The significant changes in school funding and budgets over an extended period have made teachers and bursars realise that budgets need to go further. In September 2017 we introduced our Online Value proposition, significantly reducing prices of our 800 best-selling products online compared to our offline catalogue prices.  Customers are only able to access those lower prices if they shift their ordering patterns online, but this now brings those online prices to comparable levels with the lowest in the marketplace.

We have continued to expand on this value proposition with over 2,000 products now reduced online. This has been a significant investment in margin for the business and is a strategy that we will continue to invest in over the coming year to help us regain market share.  This will save schools money.

This Online Value proposition has made strong impact and customer feedback is very positive. Customer numbers have grown by 5% since the launch in September 2017.

Digital "Our market-leading digital solutions make shopping easy"

Our transactional websites were overhauled earlier in the year, to improve search capabilities and introduce other online tools to help save teachers time.  By combining it with the Online Value proposition, we have seen online ordering levels increase from 19% at the start of the year to around 50% by the end of the year.

Some of the market-leading digital e-procurement solutions that have been developed include WebFMS and WebFlow, which integrate seamlessly with schools' in-house administration systems and encourage greater customer loyalty.

Our customer insight has identified a clear pipeline of new and easy procurement solutions that will see us become the clear digital leader of the market over the next 12 months.

Product "High Quality own brand offering"

We have challenged our supply chain to reduce prices and improve quality, by making use of our Far-East sourcing office to benchmark prices and/or source alternative products directly from Asia.  There is further work that can be done here, building on the increased volumes that we have seen in recent months.

In April 2018 we re-launched our Classmates big brand alternative range, containing over 500 Far-East and UK sourced products of high quality that are up to 45% lower in price than their big brand comparable.

 

Service "Our service is the best in the marketplace"

We have continued to maintain our impressive Net Promoter score which stood at 87% at the end of March 2018. Convenience is fast becoming the key factor for a customer when selecting an educational resources provider. We continue to invest in systems, processes and digital techniques that support our market-leading service capabilities.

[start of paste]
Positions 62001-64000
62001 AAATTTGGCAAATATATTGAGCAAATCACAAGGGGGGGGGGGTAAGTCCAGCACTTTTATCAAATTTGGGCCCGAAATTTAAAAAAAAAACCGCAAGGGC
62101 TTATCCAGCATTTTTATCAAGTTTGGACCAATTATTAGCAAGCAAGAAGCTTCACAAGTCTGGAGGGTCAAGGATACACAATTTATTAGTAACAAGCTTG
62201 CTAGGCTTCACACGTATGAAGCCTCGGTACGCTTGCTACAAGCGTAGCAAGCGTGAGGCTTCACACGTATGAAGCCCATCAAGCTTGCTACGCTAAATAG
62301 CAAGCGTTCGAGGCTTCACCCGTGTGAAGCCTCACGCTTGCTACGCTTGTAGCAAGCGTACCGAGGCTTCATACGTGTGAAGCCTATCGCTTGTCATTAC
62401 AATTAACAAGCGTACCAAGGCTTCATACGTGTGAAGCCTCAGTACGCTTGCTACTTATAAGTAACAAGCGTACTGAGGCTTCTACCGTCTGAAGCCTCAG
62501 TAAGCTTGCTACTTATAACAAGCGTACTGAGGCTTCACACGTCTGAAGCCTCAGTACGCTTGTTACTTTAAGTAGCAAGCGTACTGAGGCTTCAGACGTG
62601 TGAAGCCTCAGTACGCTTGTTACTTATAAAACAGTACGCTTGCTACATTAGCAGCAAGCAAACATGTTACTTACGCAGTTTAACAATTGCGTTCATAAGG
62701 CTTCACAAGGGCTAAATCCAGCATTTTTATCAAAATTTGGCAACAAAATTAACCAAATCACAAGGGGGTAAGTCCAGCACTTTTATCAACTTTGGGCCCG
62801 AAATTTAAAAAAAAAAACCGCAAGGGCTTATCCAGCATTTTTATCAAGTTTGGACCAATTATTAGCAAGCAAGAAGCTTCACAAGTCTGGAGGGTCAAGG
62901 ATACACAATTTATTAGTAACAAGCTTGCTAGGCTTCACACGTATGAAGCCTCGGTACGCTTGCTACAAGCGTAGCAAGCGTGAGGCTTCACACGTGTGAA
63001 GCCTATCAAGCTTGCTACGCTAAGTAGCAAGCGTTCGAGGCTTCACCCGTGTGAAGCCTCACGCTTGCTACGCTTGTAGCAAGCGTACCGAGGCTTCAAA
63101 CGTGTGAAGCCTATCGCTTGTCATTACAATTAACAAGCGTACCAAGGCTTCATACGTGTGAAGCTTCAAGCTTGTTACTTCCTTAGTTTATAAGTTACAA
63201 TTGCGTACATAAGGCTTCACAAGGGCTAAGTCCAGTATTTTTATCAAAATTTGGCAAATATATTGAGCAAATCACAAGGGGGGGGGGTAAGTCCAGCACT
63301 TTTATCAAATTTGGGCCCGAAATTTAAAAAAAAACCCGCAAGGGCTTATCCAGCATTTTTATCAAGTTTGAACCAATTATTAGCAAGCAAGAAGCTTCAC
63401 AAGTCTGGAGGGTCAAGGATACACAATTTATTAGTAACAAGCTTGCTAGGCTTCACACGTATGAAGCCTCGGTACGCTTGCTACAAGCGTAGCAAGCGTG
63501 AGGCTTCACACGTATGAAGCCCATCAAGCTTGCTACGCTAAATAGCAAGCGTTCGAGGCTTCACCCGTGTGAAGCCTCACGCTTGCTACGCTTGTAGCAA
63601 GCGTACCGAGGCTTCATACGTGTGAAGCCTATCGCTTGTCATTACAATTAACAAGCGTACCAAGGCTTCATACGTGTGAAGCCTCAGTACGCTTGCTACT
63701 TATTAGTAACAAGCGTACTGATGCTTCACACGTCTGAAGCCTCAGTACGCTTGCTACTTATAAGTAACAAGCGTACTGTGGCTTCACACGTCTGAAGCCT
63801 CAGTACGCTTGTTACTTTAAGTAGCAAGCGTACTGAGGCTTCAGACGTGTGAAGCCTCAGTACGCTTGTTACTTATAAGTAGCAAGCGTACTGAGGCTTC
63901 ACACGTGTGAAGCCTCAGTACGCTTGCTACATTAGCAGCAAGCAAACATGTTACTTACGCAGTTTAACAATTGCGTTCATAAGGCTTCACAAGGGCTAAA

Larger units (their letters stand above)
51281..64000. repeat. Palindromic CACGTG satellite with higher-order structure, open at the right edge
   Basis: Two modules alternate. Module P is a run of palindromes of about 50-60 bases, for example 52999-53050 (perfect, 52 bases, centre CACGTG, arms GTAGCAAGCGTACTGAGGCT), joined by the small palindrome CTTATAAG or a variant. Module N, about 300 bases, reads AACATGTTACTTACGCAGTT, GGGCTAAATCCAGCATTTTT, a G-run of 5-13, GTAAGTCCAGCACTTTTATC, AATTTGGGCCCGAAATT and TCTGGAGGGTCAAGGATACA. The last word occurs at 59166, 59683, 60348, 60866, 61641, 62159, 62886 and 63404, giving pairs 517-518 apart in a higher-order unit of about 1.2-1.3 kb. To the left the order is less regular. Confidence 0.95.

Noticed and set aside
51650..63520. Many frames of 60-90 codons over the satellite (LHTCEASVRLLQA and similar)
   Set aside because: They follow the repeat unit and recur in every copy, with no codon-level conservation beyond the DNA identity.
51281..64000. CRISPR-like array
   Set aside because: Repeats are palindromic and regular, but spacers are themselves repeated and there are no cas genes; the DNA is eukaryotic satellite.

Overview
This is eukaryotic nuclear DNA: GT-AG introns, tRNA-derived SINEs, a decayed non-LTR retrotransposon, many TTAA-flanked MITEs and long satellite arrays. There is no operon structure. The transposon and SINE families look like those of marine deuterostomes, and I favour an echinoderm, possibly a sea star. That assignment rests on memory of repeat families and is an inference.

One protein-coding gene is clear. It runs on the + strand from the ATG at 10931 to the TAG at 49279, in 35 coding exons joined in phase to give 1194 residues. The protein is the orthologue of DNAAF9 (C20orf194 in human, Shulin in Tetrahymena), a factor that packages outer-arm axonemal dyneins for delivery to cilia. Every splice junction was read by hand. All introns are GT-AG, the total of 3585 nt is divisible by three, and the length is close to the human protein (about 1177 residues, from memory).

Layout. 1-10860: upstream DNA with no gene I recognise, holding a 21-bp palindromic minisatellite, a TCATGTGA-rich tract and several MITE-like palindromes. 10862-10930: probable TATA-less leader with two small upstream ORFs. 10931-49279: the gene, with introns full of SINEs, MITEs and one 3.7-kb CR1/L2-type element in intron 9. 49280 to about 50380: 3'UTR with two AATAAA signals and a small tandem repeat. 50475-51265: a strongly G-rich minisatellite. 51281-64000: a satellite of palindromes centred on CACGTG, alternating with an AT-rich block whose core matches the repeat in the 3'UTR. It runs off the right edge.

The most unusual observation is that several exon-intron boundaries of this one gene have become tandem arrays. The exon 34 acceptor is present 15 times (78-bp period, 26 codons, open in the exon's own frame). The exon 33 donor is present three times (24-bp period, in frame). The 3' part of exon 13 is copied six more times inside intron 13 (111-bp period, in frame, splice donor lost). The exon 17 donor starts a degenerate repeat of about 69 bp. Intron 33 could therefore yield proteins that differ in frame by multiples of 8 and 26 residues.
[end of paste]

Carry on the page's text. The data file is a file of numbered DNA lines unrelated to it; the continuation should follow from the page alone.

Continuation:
Profitability "simplifying our business operations to improve the return on sales to peer-levels"

The second phase of the warehouse rationalisation programme, to eliminate duplicated processes and stock, was successfully delivered during the year. We have also continued to reduce our cost base with over £1.3m of additional overhead benefits delivered in FY18 with an additional £1.3m of benefits in place for FY19.  Further opportunities are being identified as part of the business's transition from being a traditional catalogue retailer to being an online digital market leader - much as Express Gifts has done in recent years. We have transferred some skills and leadership from Express Gifts to Education to assist with this transition. 

 

FY18 Performance and Progress

 

In a year of strategic realignment, revenue was down by 6.2% on a like-for-like basis* against the prior year (6.7% on a reported basis).  Product margins were slightly lower at 36.1%, although the effect of operational cost savings helped to lift the adjusted operating profit* by 8.9% to £2.9m (FY18: £2.7m).  During the year Education successfully re-tendered for the Scotland Excel and NI Library board contracts. These were important wins in two of our key regions where we hold a high percentage of market share and will help to offset the effect for FY19 of Sainsbury's decision to cease the current Active Kids Scheme after 12 years.

 

The performance in the second half of the year is more instructive as a guide to the future given the introduction of the lower Online Value prices in September 2017 and the strong recovery in performance seen particularly towards the end of the year.  H2 revenue fell by 5.2% overall, compared to a like-for-like* decline of 6.9% in H1.  Within this, the demand on the core brands moved from being a decline of 10% in H1 to just 2% in H2.  This has been achieved through investment in the gross profit margin rate during H2, although this is expected to recover during FY19 as Far-East sourcing benefits are realised.  Cost saving initiatives introduced during the year, such as changes to distribution tariffs and reduced headcount, will largely benefit FY19 due to implementation costs being recognised within operating profit in FY18.

 

*           this is an Alternative Performance Measure, for which the reconciliation to the equivalent GAAP measure can be found below

 

 

 

FINANCE REVIEW

 

Group profit before tax

The Group has produced an adjusted profit before tax* of £26.8m in FY18, up by 21% from £22.2m in FY17, as summarised below.

 

2018